SC43: Atmospheric Remote Sensing: GNSS-Reflectometry


SC43: Atmospheric Remote Sensing: GNSS-Reflectometry
Convener: Milad Asgarimehr | Co-convener: Michael Schmidt
| Tue, 06 Sep, 13:40–14:30 (CEST)|Wissenschaftsetage Potsdam

Orals: Tue, 6 Sep | Wissenschaftsetage Potsdam

Milad Asgarimehr, Tianqi Xiao, Minfeng Song, Caroline Arnold, Mina Rahmani, and Jens Wickert

The exploitation of Global Navigation Satellite System (GNSS) signals after reflection from the Earth’s surface, called GNSS Reflectometry (GNSS-R), is a novel technique for the remote sensing of a variety of geophysical parameters. The demonstration mission, UK TechDemoSat-1 (TDS-1) launched in 2014, carried a spaceborne GNSS-R receiver showing the capabilities of the technique to monitor ocean, land, and the cryosphere. The GNSS-R small satellites need to carry only the low-cost, low-mass, and low-power receivers, which leads to the cost-effective development of multi-satellite constellations. This along with the capability of GNSS-R receivers to track multiple reflected GNSS signals at the same time offer an unprecedented sampling rate and potentially knowledge of the Earth system and the climate beyond those derived from conventional sensors. NASA Cyclone GNSS (CYGNSS), launched in late 2016, is one of the operational constellations with eight microsatellites tracking up to four GPS reflected signals. More missions are in orbit, e.g., constellations launched by Spire (commercial) and Chinese FENGYUN-3E mission. GNSS-R satellites with different objectives will be launched, e.g., ESA Passive REflecTomeTry and dosimetry (PRETTY) CubeSat and ESA HydroGNSS, whose data will be available in 2022 and 2024 respectively.

In this presentation, an overview of selected recent GNSS-R studies at the German Research Centre for Geosciences GFZ will be given. After a brief history of the technique, the principles of the measurements and important GNSS-R missions will be introduced. The ocean surface and wind speed monitoring, from the first products of TDS-1 to recent deep learning-based CYGNSS wind speeds with an RMSE and 1.4 m/s, will be presented. Rain splash alters ocean surface, based on which, rain over calm ocean can be detected. Experiments for precipitation monitoring are carried out. The capabilities of GNSS-R for inland water body detection, land surface, and aridity monitoring in forests is studied.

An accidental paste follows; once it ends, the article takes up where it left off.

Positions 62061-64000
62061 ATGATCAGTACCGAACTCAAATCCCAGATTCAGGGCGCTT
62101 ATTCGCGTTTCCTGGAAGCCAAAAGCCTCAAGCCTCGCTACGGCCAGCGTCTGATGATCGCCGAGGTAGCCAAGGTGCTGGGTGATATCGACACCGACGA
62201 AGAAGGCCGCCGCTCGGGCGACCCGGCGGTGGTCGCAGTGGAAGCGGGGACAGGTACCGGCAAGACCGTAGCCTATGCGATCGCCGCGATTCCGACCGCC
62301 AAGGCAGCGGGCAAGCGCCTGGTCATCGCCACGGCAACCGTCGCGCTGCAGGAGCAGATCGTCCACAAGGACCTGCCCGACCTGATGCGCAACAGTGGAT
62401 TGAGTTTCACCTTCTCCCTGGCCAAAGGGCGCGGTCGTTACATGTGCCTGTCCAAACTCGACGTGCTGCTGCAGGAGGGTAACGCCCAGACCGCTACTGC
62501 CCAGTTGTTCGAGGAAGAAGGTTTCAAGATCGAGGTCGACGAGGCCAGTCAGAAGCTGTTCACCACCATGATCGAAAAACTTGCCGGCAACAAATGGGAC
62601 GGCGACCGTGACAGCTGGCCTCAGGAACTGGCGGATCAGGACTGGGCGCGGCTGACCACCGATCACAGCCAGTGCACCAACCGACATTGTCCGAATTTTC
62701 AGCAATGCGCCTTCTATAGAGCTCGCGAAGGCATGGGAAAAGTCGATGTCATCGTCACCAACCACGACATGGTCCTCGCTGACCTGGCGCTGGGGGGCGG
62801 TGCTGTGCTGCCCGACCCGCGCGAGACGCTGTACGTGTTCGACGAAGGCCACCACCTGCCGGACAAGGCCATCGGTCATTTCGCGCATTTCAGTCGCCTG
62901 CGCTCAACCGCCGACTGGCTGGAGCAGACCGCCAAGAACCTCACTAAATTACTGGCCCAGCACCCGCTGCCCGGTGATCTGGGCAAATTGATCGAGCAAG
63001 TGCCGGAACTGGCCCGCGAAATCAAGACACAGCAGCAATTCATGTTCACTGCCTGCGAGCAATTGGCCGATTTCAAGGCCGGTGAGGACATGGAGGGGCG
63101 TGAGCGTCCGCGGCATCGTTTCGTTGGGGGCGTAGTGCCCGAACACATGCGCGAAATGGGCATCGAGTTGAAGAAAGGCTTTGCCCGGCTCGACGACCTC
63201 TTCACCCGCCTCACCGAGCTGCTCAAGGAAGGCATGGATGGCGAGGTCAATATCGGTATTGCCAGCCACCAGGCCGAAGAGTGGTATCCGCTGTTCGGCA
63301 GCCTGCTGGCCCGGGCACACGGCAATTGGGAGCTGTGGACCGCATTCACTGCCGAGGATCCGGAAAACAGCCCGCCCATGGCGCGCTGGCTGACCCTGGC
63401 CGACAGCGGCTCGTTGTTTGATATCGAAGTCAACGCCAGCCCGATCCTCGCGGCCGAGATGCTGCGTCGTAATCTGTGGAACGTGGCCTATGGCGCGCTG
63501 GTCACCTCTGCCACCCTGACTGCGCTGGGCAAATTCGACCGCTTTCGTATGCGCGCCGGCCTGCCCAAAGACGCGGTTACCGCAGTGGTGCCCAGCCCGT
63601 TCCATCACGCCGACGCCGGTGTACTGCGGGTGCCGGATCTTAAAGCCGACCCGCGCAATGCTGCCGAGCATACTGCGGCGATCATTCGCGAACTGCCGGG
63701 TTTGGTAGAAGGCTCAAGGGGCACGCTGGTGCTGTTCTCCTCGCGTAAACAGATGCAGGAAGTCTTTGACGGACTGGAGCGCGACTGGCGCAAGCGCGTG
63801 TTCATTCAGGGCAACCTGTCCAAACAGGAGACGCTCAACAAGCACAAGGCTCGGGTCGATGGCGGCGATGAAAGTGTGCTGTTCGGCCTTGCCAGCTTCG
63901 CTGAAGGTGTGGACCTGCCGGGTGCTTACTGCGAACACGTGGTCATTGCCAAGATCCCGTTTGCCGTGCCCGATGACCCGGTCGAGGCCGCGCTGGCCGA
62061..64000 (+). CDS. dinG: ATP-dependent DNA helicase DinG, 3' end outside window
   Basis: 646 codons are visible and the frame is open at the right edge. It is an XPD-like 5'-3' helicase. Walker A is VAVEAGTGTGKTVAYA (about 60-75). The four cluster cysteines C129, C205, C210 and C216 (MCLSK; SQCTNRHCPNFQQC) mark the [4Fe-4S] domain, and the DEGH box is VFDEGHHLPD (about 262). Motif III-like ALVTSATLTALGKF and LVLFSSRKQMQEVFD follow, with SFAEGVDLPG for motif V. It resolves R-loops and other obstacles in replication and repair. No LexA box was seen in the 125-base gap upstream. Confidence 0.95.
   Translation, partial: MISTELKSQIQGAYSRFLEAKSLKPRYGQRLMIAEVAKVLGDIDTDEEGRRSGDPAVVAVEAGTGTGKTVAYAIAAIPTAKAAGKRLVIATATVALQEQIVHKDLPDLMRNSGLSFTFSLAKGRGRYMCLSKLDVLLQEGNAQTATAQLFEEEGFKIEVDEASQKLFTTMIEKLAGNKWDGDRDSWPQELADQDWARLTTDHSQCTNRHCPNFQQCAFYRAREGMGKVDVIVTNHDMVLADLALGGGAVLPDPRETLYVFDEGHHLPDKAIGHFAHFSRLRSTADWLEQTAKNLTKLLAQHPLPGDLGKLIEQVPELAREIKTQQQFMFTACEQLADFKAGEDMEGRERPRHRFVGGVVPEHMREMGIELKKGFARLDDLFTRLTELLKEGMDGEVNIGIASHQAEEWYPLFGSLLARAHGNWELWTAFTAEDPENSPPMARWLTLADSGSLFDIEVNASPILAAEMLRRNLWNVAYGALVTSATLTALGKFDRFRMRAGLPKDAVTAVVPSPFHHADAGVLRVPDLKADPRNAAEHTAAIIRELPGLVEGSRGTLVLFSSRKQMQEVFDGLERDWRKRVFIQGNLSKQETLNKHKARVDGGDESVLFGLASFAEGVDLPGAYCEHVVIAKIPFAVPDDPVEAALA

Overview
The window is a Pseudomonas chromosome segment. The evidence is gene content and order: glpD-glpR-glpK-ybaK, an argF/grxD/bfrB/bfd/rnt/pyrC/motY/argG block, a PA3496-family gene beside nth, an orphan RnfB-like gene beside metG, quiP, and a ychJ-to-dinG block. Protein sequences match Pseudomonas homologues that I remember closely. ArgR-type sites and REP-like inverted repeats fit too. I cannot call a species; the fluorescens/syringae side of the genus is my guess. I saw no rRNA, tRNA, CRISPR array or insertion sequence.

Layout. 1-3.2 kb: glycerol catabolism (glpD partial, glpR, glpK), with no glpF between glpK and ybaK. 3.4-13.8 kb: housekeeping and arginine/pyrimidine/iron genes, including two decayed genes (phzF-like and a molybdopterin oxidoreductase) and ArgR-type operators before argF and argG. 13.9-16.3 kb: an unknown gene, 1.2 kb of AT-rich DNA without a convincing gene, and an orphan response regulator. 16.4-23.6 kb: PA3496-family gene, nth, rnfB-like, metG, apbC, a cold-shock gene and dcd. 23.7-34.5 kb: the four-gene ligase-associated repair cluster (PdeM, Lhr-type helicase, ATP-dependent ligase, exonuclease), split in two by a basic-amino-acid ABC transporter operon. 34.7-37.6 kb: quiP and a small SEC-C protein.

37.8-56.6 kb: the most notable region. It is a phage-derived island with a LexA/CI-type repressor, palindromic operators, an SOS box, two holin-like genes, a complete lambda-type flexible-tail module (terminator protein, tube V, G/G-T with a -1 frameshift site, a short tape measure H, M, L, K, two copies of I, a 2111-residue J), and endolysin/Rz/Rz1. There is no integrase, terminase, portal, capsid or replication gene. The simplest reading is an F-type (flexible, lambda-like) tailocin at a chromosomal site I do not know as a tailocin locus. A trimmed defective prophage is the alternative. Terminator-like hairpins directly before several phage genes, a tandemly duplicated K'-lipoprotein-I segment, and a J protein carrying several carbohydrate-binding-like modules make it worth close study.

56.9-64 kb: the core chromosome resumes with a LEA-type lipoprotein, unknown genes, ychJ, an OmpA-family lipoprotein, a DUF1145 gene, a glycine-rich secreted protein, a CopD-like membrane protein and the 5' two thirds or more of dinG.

How to cite: Asgarimehr, M., Xiao, T., Song, M., Arnold, C., Rahmani, M., and Wickert, J.: GNSS Reflectometry: Novel Remote Sensing of the Earth, 2nd Symposium of IAG Commission 4 “Positioning and Applications”, Potsdam, Germany, 5–8 Sep 2022, iag-comm4-2022-54, https://doi.org/10.5194/iag-comm4-2022-54, 2022.

Ole Roggenbuck, Axel Rülke, Elke Kühmstedt, and Christian Plötz

Multi-year sea level estimation at O´Higgins station using GNSS interferometric reflectometry

Ole Roggenbuck, Axel Rülke, Elke Kühmstedt, Christian Plötz

Bundesamt für Kartographie und Geodäsie, Richard-Strauss-Allee 11, 60598 Frankfurt am Main

Precise knowledge of the local ocean tides is important to correct space geodetic observations for ocean tide loading displacements. In remote areas as Antarctica ocean tide models still suffer from limited coverage of satellite altimetry observations in high latitudes and especially in coastal areas. The coverage of tide gauges is poor in this region and their continues operation is still a challenge due to harsh environmental conditions.

The GNSS interferometric reflectometry (GNSS-R) is a promising method for continues observations of the sea surface heights (SSH) near the coast. In GNSS-R the signal to noise ratio (SNR) is analyzed to obtain the height difference between the GNSS antenna phase center and the reflecting sea surface. The method determines the sea surface height directly in the global reference system.

The German Antarctic Receiving Station (GARS) O’Higgins is located at the northern tip of the Antarctic Peninsula and jointly operated by the German Aerospace Center (DLR) and the German Federal Agency for Cartography and Geodesy (BKG). The radio telescope is used for VLBI observations within the International VLBI Service.

In this study we analysed 1 Hz GNSS observation data from the GNSS marker OHI3 at O’Higgins in order to determine SSH. We analysed several years of data using an inverse modelling approach. We introduce the method and assess their error budget. The GNSS-R results are compared to simultaneous campaign-wise tide gauge observations. The multi-year solution is used to estimate a set of tidal harmonics which is compared to existing ocean tide models.

How to cite: Roggenbuck, O., Rülke, A., Kühmstedt, E., and Plötz, C.: Multi-year sea level estimation at O´Higgins station using GNSS interferometric reflectometry, 2nd Symposium of IAG Commission 4 “Positioning and Applications”, Potsdam, Germany, 5–8 Sep 2022, iag-comm4-2022-24, https://doi.org/10.5194/iag-comm4-2022-24, 2022.